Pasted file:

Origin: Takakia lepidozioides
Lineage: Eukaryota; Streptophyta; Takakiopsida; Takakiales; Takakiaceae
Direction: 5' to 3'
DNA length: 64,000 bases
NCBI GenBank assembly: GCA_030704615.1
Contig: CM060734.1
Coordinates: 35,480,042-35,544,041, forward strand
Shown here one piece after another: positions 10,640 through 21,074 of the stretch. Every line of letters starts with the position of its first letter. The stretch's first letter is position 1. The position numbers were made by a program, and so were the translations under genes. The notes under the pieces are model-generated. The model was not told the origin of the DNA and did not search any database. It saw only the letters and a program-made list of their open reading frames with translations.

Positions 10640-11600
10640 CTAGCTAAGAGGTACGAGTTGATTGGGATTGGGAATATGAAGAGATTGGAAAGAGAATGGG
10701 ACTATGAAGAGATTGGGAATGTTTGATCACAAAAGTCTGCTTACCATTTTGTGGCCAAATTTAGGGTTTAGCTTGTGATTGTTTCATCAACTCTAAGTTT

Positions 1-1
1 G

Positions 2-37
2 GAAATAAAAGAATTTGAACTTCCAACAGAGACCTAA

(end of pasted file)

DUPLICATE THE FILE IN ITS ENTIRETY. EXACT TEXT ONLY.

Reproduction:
Origin: Takakia lepidozioides
Lineage: Eukaryota; Streptophyta; Takakiopsida; Takakiales; Takakiaceae
Direction: 5' to 3'
DNA length: 64,000 bases
NCBI GenBank assembly: GCA_030704615.1
Contig: CM060734.1
Coordinates: 35,480,042-35,544,041, forward strand
Shown here one piece after another: positions 10,640 through 21,074 of the stretch. Every line of letters starts with the position of its first letter. The stretch's first letter is position 1. The position numbers were made by a program, and so were the translations under genes. The notes under the pieces are model-generated. The model was not told the origin of the DNA and did not search any database. It saw only the letters and a program-made list of their open reading frames with translations.

Positions 10640-11600
10640 CTAGCTAAGAGGTACGAGTTGATTGGGATTGGGAATATGAAGAGATTGGAAAGAGAATGGG
10701 ACTATGAAGAGATTGGGAATGTTTGATCACAAAAGTCTGCTTACCATTTTGTGGCCAAATTTAGGGTTTAGCTTGTGATTGTTTCATCAACTCTAAGTTT

Positions 1-1
1 G

Positions 2-37
2 GAAATAAAAGAATTTGAACTTCCAACAGAGACCTAA